Sunday Morning Open Thread: Companion Animals

Seems like a lot of people are taking the holiday-for-some weekend as a vacation from politics, not that I blame them. We’re debating whether to spend some time at the Topsfield Fair, or to start planting out the big box of spring bulbs that just arrived.

But speaking of companion animals, here’s a fun story from the Washington Post, which you should definitely click just for the absolutely perfect stock photo illustrating it. “What makes dogs so special and successful? Love”

Clive Wynne, a psychologist and founder of the Canine Science Collaboratory at Arizona State University, has a new book that walks readers through the growing body of dog science. In it, he argues that what makes dogs remarkable is not their smarts, but their capacity to form affectionate relationships with other species — in short, to love.

Wynne spoke recently with The Washington Post about his book, “Dog Is Love: Why and How Your Dog Loves You.” This interview has been edited for length and clarity.

The Washington Post: Many dog owners will think, “Of course my dog loves me.” Why study this?

Wynne: It’s at least worth thinking about that what on the surface appears to be something in our dogs that people are happy to call love might — might — not have deserved that name. It could have been that our dogs were in some sense just faking it to get better treats. Ultimately, this is, to me, about trying to understand the secret of dogs’ success and what makes dogs unique.

Scientists in the first decade of the 21st century were mainly concerned with the idea that dogs have special forms of intelligence and social cognition that were unique in the animal kingdom. From the point of view of those of us that are in the science of studying dogs, the idea that it’s affection and not intelligence that’s the secret ingredient that makes dogs successful is quite a radical idea.

You and I have had conversations in the past where I got the impression you would be on the more skeptical end of the dogs-love-us spectrum.

I’m a reluctant convert. I was somebody who was resistant to the idea that what appeared to be affection radiating from our dogs could really be that. But ultimately, a combination of getting this dog into my life — who’s lying down next to me now, Xephos — and the overwhelming evidence of the studies that my students and I did, and the studies that so many other people have done, it really all adds up to an irresistible picture. I know that sometimes Xephos just wants dinner. But I’m pretty convinced that that’s not the whole picture. She really does feel a bond, a connection toward me that’s as real as any other connection that any other individual in my life might feel toward me…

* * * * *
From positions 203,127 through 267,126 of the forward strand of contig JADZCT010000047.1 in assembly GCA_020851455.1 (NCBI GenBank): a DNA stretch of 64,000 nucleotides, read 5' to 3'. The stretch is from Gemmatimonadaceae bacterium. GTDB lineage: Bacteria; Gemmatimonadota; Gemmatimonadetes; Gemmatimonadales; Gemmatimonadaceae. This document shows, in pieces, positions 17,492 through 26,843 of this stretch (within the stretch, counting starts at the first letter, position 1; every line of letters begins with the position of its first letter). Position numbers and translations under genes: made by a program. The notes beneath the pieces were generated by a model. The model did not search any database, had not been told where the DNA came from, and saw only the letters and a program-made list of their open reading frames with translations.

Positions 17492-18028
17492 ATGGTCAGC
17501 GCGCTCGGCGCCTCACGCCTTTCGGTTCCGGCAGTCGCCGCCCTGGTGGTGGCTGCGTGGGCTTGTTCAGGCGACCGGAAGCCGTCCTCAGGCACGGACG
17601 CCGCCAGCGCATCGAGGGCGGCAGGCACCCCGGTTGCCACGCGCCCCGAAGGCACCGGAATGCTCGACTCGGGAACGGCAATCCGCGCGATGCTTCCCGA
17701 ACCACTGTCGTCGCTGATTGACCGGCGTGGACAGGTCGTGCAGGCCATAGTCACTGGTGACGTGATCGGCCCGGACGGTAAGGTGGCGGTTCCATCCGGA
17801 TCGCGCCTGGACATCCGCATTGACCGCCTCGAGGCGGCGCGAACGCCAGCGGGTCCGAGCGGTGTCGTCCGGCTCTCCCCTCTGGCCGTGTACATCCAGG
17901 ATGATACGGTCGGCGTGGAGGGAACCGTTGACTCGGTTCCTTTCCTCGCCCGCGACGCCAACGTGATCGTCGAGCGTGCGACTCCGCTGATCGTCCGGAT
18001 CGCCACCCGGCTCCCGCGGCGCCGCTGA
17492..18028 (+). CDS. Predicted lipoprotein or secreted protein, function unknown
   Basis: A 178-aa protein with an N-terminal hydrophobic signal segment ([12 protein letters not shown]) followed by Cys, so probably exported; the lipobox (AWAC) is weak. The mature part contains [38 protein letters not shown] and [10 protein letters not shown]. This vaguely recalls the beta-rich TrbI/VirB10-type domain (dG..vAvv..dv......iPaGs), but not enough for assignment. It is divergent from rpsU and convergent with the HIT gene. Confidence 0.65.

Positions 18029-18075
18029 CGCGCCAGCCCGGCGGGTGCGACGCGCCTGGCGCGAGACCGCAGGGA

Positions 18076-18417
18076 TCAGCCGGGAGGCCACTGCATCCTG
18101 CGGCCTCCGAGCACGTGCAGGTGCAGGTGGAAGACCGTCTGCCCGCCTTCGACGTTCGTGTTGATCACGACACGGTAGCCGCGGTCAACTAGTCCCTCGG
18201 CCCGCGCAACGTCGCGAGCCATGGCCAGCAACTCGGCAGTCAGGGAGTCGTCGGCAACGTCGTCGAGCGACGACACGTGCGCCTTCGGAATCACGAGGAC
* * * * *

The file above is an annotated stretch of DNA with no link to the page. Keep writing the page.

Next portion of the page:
You also write about how biological research backs up the idea that dogs can love.

If it’s there, it’s got to be in their biology. Their biology has to underwrite their behavior.

A Japanese research group analyzed dogs’ and people’s urine for levels of this hormone oxytocin, which gets called the love hormone because it spikes when two people are in loving contact with each other. They had people and dogs come into the lab and look at each other lovingly. Sure enough, the oxytocin levels went up on both sides of the relationship…

The more biological side that I’ve been involved in is digging right down to the genetic code. In part of the genome of the dog that shows evidence of recent changes, the equivalent part of the human genome is responsible for this syndrome called Williams-Beuren. The most peculiar symptom is what they call exaggerated gregariousness. People who have this syndrome have no notion of stranger, they treat everybody as a friend, they’re extremely outgoing. When I read this, I thought: They’re much like our dogs!
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Impeach the MOFO Open Thread: Maybe We Can Subpoena Ivanka, Too…

Three may keep a secret, if two of them are dead… but probably not if the secret-sharer is a senile narcissist propped up by parasites. Or, as Ivanka probably puts it, Who gave the servants *our* password, Daddeee?:

There were dozens of ears listening to President Donald Trump’s 30-minute phone call with the leader of Ukraine that is at the center of a House impeachment inquiry , and as many eyes that saw what he said.

White House staffers, working in the secure, soundproof Situation Room in the West Wing basement, listened in and chronicled the conversation . National Security Council personnel edited a memo written about the call. White House lawyers, according to a government whistleblower, directed that the memo be uploaded into a highly restricted classified computer network. And there were the staffers whose keystrokes on a computer made that happen.

They represent a universe of people, little known outside their vital circle of national security officials, who can either support or disavow the whistleblower’s account. Their roles could well become more public as the impeachment investigation unfolds and Congress seeks additional witnesses.

Some staffers involved with the call still work at the White House; others have left. But what was thought to be a routine conversation with Ukrainian President Volodymyr Zelenskiy turned into anything but that, when Trump asked him to investigate Ukraine’s involvement in the 2016 presidential election and the activities of Democratic political rival Joe Biden and his son Hunter…